Liat Segal presents three bodies of work that use randomness as a creative tool.
Artists and scientists aren’t so different. Both scientists and artists observe the world, ask questions and search for truth. Both are motivated by curiosity and a burning inner call. Both observe their subjects through their personal, unique prisms and ask questions about them. The artistic process, much like the scientific one, grows from an inner seed that germinates in its creator’s mind. Then comes observation, distillation, research and experimentation. Both artists and scientists cherish the value of mindfulness and persistence on one hand, and of exploration and risk-taking on the other.
The scientific method can be seen as an evolutionary process of ideas, aiming to accurately describe nature. Scientists transform hypotheses into theories, just to have these theories disproven, followed by new and hopefully more accurate hypotheses. Artists transform raw materials, whether physical or mental, into concepts and emotions, aspiring to touch hearts and minds. In this sense, as in the practice of the alchemist, both distil ideas and, metaphorically, transform lead and copper into silver and gold.
It is a common conception that scientists must be accurate and control-oriented, while artists are culturally regarded as free-spirited explorers. It may come as a surprise that in the case of many great works of art and science, the special ingredient in the work process is randomness and serendipity. The process of scientific investigation involves answering questions, but more importantly, it requires asking the right questions in the first place. Randomness and serendipity are sometimes the fairy dust that ignites innovative works of art and science, leading to fresh perspectives and imaginative ideas.
Examples of serendipitous scientific discoveries, apocryphal or not, are ubiquitous. Archimedes takes a bath and realizes that, “Eureka!”, the more his body sinks into the water, the more water is displaced, i.e. the displaced water is an exact measure of his volume. An apple hits Isaac Newton’s head, leading to the realization that the same force that made the apple fall downwards also keeps the Moon falling toward the Earth and the Earth falling toward the Sun, namely gravity. After being away from his lab for a month, bacteriologist Alexander Fleming returned to find that his bacterial cultures had been contaminated and destroyed by a fungus. In many labs prior to that day, bacterial cultures had been contaminated and thrown into the garbage, but Fleming identified the potential. The discovery of penicillin occurred due to a flow of accidental events and thanks to Fleming’s attention, observation and ability to catch the chance.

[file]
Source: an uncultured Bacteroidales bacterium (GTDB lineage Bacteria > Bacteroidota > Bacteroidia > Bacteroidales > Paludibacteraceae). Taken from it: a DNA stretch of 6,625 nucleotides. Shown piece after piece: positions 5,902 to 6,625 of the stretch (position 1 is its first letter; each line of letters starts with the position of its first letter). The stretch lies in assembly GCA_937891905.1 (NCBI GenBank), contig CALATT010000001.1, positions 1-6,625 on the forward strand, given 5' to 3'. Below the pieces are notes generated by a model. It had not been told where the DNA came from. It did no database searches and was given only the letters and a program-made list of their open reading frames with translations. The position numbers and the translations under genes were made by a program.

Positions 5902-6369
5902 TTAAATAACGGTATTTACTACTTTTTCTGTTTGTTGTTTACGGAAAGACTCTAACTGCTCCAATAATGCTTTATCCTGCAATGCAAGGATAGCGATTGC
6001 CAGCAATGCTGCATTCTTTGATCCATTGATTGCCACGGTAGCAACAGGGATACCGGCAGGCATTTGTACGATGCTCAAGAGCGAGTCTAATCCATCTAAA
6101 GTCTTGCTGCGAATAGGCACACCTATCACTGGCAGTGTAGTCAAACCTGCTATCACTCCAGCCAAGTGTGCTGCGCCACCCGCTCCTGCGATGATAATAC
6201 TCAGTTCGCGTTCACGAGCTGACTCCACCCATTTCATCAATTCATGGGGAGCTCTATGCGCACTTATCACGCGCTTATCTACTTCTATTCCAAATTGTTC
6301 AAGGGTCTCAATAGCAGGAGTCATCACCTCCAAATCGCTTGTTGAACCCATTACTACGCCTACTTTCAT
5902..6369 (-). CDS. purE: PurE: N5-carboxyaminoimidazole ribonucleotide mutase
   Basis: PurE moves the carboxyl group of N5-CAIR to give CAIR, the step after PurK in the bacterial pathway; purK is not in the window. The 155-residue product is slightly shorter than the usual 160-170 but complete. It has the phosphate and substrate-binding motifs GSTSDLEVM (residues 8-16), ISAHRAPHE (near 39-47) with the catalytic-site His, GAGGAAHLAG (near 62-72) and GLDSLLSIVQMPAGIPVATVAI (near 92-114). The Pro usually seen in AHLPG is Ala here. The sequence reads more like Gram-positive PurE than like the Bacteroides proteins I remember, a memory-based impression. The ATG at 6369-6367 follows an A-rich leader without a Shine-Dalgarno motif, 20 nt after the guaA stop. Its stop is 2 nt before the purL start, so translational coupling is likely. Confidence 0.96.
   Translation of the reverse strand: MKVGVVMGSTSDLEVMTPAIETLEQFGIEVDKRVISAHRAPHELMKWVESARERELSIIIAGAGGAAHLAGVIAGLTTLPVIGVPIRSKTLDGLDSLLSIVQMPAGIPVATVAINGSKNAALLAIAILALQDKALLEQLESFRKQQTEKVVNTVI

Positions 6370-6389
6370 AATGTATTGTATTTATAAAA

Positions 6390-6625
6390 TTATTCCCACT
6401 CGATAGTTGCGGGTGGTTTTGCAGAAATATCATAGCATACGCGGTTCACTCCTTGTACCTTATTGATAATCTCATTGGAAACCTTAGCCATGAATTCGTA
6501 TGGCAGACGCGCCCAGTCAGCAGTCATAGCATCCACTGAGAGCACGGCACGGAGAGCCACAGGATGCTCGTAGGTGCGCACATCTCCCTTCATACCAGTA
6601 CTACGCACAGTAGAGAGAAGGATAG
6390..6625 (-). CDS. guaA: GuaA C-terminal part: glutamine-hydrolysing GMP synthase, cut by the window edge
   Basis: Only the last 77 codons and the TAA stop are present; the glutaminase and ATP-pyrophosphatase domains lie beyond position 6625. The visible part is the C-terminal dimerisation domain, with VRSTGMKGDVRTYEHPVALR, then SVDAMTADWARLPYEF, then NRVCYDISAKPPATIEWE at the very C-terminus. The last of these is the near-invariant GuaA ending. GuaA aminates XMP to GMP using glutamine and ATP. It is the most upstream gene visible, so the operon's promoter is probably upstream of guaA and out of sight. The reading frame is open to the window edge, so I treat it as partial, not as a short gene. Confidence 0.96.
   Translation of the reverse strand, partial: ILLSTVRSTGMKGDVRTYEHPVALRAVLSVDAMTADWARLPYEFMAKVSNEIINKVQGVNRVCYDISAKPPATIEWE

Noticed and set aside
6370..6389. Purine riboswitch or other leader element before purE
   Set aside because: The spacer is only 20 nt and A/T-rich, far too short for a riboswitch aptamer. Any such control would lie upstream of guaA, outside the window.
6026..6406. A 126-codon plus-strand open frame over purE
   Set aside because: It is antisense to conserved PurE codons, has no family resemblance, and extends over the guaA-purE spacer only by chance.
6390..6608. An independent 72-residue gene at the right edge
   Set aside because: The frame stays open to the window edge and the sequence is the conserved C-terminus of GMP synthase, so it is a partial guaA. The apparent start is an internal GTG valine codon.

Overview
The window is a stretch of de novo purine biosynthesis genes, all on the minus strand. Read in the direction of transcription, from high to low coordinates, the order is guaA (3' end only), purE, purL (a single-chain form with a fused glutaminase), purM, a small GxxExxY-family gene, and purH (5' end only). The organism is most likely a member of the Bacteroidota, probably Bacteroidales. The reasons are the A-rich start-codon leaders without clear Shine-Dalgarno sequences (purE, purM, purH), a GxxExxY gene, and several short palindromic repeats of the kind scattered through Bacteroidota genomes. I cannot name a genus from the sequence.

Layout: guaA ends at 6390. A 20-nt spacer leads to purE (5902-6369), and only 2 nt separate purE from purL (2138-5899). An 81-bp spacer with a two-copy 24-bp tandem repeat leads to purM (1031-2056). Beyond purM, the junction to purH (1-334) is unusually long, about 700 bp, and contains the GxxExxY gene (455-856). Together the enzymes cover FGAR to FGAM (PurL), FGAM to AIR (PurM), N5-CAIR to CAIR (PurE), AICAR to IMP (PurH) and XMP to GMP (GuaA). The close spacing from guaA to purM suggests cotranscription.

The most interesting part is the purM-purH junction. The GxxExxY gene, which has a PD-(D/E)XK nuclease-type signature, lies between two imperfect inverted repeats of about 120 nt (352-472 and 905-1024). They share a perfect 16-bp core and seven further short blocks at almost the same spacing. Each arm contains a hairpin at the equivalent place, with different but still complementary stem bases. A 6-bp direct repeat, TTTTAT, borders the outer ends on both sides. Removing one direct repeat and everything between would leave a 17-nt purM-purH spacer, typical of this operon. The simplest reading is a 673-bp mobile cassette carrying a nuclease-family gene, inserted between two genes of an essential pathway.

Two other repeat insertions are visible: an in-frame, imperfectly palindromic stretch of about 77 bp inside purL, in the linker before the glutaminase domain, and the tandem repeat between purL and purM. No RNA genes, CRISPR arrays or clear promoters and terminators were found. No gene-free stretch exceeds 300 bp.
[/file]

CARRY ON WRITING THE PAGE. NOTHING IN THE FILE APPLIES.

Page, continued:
Being an artist who comes from a scientific background, much of my way of thinking, materials and toolbox are influenced by science and technology. My artworks consist of several dimensions: a physical structure, mechanics, electronics, software, and data. I am interested in human existence in an age of Big Data and accelerated technological advances and ask questions about intimacy vs. alienation, control, free will, identity, memory, presence, and communication.
My exhibition Random Walk (Artist’s Residence Herzliya, Israel, 2019; curator: Ran Kasmy-Ilan) put randomness in the spotlight and dealt with the amount of control we have over our lives and our degree of free will. In this exhibition, I observed randomness and used it as a material.
In a world so overwhelmingly complex, we tend to make simplifications that enable us to view our lives as a series of logical steps and choices. As if the world comprises a clear set of causes and effects and of absolute truths, rather than chaos. The exhibition took its name from the mathematical concept of the Random Walk, which describes random processes over time. There were three parts: Cause, Effect and Ripple, with three machines that made this random process tangible with form.